4.32 School and curriculum reform need to be congruent with reform of teacher education (see 4 overleaf). Increased flexibility to adapt the curriculum and classroom instruction to meet individual needs places greater demands on teachers' pedagogical competence. Addressing educational priorities requires a system-level approach (Moorman and Nusche, 2007).
Recognising accomplished teachers
4.33 Concern with teacher quality across the career phases has focused attention internationally on policy levers to incentivise and support the continuing professional development of experienced teachers (Hinds, 2002; Darling-Hammond, 2000; Kleinhenz and Ingvarson, 2004; Ingvarson, 2008). One strategy to enhance teacher quality is the creation of standards and assessments for the certification of accomplished teachers. This is evident in North America in (voluntary) National Board certification ( NBPTS, 2002; National Research Council, 2008), and also in Australia in the proposed 'accomplished' and 'lead teacher' grades ( AEEYSOC, 2010; Ingvarson, 2010). In the UK, grades and attendant pay scales have been created to recognise and reward accomplished teachers. These vary according to different arrangements for the governance and regulation of teacher education across the UK and include the Advanced Skills Teacher ( AST) and Excellent Teacher grades in England ( TDA, 2007), the pilot chartered teacher programme in Wales (Egan, 2009) and the Scottish chartered teacher programme ( GTCS, 2009). Singapore, Japan and South Korea all also offer forms of advanced certification.
4.34 The research literature contains mixed messages about the impact of current schemes recognising accomplished teachers. The evidence base on National Board certification in the United States suggests some positive outcomes in terms of teacher learning (especially in terms of formative assessment practice) and pupil gains (Vandevoort et al, 2004; Cavalluzzo, 2004; Cantrell et al, 2007; Goldhaber and Anthony, 2007; Petty et al, 2007; Sato et al, 2008; National Research Council, 2008). Other studies suggest positive contributions to the professional learning of others including appointment to promoted posts, mentor, cooperating teacher, instructional coach and staff facilitator roles; and participation in school-based and networked professional learning activities (Frank et al, 2008; Lustick and Sykes, 2006; Sykes et al, 2006; Park et al 2007; Gareis and Nussbaum-Beach, 2007).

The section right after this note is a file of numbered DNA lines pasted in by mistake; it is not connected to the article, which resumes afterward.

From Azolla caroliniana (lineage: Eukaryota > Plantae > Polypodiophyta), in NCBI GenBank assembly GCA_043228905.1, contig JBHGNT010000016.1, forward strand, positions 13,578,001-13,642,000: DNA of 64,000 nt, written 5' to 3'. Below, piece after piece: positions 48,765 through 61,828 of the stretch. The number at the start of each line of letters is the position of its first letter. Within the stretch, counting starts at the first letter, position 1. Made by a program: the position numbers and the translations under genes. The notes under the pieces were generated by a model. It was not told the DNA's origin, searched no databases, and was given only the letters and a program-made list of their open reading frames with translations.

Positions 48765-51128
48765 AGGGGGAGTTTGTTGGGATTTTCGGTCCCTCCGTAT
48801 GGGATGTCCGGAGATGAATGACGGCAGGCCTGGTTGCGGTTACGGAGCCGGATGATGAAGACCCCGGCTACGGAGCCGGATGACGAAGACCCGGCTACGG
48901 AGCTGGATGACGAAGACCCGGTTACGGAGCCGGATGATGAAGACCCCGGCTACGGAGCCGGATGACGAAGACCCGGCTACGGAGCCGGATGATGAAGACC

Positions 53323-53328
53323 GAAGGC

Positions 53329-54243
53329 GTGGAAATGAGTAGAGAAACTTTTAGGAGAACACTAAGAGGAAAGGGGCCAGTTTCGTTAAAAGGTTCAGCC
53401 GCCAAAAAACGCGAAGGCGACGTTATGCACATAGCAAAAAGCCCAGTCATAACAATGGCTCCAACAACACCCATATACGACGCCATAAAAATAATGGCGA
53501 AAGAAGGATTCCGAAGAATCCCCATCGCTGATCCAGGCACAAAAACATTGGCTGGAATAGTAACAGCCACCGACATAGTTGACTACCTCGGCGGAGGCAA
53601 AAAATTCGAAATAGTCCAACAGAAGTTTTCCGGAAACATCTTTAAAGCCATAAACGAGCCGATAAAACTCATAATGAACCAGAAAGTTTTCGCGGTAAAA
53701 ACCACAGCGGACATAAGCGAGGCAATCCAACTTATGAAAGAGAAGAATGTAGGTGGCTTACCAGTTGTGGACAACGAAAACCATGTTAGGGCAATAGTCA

4.35 However, the research base is not uniformly positive. Researchers have challenged the relationship between innovative pedagogy and pupil gains, the possibilities for teacher leadership in hierarchical school cultures and accreditation of 'accomplishment' through Board certification assessment processes (Rouse, 2008; Silver et al, 2009; Ballou, 2003). Equity issues have been raised regarding the distribution of accomplished teachers; little evidence indicates that pay rewards increase teacher mobility to high needs schools (Koppich, Humphrey and Hough, 2006; Goldhaber, Perry and Anthony, 2004).
Table 4. Collaborative approaches to curriculum design and evaluation: international examples
Curriculum reform in Finland from 1994 has increased teachers' participation in curricular-decision making and enabled the construction of school-specific policies (Hansen, 1998). All teachers are afforded opportunities to work together for joint planning and evaluation of practice. One afternoon each week is protected, without timetabled classes, to facilitate systematised collaboration and joint work.
A research-orientation to teacher education and curriculum development is encouraged through links between schools, universities and development organisations such as the national LUMA Centre.
An evaluation of the LUMA project, which aimed to raise standards in maths and science, noted the significance of teacher-to-teacher collaboration and inter-school cooperation in sustaining motivation and sharing innovative approaches to teaching and learning (Allen et al, 2002).
In 2005 the Ministry of Education and Research launched the national Program for School Development, which was expanded in 2007 to become The Knowledge Promotion Reform. This curriculum reform gave teachers more freedom over choice of teaching methods.
A key feature of the reform was the promotion of collaborative work to build schools' capacity for organisational change.
Drawing on the established literature on 'learning organisations', a research strand was built in to the reform effort to support evidence-informed change: the National Programme for Practice-based Research and Development. Through this program, teacher education institutions initiate research and development activities with and for teachers and schools. Many development projects involve practitioners directly in conducting research and setting research priorities (Salo et al, 2008).
The relationship between higher education and schools in terms of curriculum development is advanced through the work of The Netherlands Institute for Curriculum Development ( SLO). SLO has over thirty years experience in the development and exchange of curricula information. SLO staffs translate research-based educational innovation into products and services that are of use in everyday school practice and that address problems felt in that practice.
There is much to be learned from the collaborative approach to 'educational design research' advanced by SLO (van den Akker et al, 2006). Design research is an iterative process, involving analysis, design and formative evaluation of prototypes, before 'up-scaling' innovations proven to be effective. Teachers work with researchers to field test curricula materials, contributing to research-based improvement of professional practice.